In a super deluxe box set featuring a 350-page hardcover book and 16 CDs jam-packed with tracks recorded between 1940 and 1960, I could probably sit here to write a full week’s worth of reviews highlighting many of the collection’s peaks.
Unfortunately, we don’t have that kind of space here but I did want to continue my review of Bear Family’s fabulous R&B in DC 1940-1960 collection – – and please click here to read Part 1 of my listening report if you missed it – – because I’ve discovered some more jams you might enjoy. At minimum, you might want to seek out these tracks wherever you can find them on the Interwebs, but my hope is that collectively all this may intrigue you enough to hunker down and just get this super deluxe edition for your personal archive.
There are no doubt some great tracks on the latter discs in R&B in DC 1940-1960 but it really wasn’t until I got to album #13 — yup, lucky 13! — where my ears perked up particularly as I hit a rich vein of gold which I felt compelled to tell you all about, Dear Readers.
By this point in the evolution of music, the R&B artists had moved on from swing and jazz flavored tunes to early rock ‘n’ roll stylings. Some of their efforts are noble and compelling while others are at times jaw dropping for their lyrical content and wacky arrangements.
The disc opens with Pretty Boy — aka Don Covay — doing the epic-titled “Rockin’ The Mule (Back In Kansas), Swinging Like A Young Gray Mare” which sounds like John Mellencamp after a couple of packs of cigarettes singing a rewrite of Little Richard’s “Good Golly Miss Molly.” The book in R&B in DC 1940-1960 speculates as much as it dismisses the possibility that Little Richard’s road band The Upsetters actually played on this. Covay shows up a little later under his own name doing the fun “Believe It Or Not.”
Phil Flowers’ “No Kissin’ At The Hop” is another Little Richard-inspired rocker with some ripping lead guitar soloing and Gene Vincent-esque production. Sadly, they apparently haven’t been able to figure out who played the solo on this. It is interesting — and at times kind of funny, even cheesy — to experience how many artists were trying their hand at anything that might become a hit. Later in the set Flowers does some very different sounding material which made me wonder if they were even the same singer on the two tracks!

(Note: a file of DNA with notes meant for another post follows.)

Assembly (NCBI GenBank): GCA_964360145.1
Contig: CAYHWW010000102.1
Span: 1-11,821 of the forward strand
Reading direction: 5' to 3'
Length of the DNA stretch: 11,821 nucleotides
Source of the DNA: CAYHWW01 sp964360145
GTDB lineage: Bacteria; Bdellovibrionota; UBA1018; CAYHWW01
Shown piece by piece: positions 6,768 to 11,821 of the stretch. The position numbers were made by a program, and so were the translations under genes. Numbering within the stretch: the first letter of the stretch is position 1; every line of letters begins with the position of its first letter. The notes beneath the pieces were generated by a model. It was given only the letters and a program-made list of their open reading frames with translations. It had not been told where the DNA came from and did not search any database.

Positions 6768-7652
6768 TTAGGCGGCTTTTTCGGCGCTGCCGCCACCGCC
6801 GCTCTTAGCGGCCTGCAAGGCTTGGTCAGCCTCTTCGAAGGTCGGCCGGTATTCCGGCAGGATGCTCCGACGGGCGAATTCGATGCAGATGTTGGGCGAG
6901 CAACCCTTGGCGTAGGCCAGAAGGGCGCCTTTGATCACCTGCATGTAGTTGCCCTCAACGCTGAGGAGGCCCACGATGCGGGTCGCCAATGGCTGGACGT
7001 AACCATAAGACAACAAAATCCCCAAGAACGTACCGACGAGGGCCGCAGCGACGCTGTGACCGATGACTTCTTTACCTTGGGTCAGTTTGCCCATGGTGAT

“Sugar Jump” is a fun saxophone honker that basically updates the old form with upbeat, near-rockabilly lift.
The Coolbreezers’ “Eda Weeda Bug” is one of the strangest of Doo Wop infused rockers on R&B in DC 1940-1960 with an oddly timed break that continually threatens to derail the song (but some how doesn’t). What this song is about is open to interpretation, the chorus affirms that “Eda Weeda is a rock ’n roll bug.” I couldn’t help but wonder if it was a veiled reference to marijuana — note that it is spelled “Weeda” in the Bear Family book but the label photo shows it as “Weda” so, ultimately, who knows?!
Novelty records were popular in the 1950s in particular so its not surprising that tunes like “The Whatchamacallit” by Sam Harris and “Space Age” by Franke (Dual Trumpets) Motley and His Crew show up on R&B in DC 1940-1960 (the latter on disc 14). The Jammers featuring Sonny Stevenson turn in a rollicking instrumental stomper with “The Thunderbird,” its march-step beat pre-echoing Dylan’s “Rainy Day Women #12 & #35” and bearing some searing guitar solos that might have made Mike Bloomfield smile.
Disc #14 also has some gems like the Bobby Parker B-side screamer “Stop By My House” and Stella Johnson’s roaring “Mama Don’t Allow (No Rockin’ N’ Rolling In Here).” So much great fun here.
And so it goes on R&B in DC 1940-1960. Again, this is a massive collection so there is no way I could really cover everything in it. But I hope that these two reviews have offered you a taste of some of the great music awaiting your discovery here.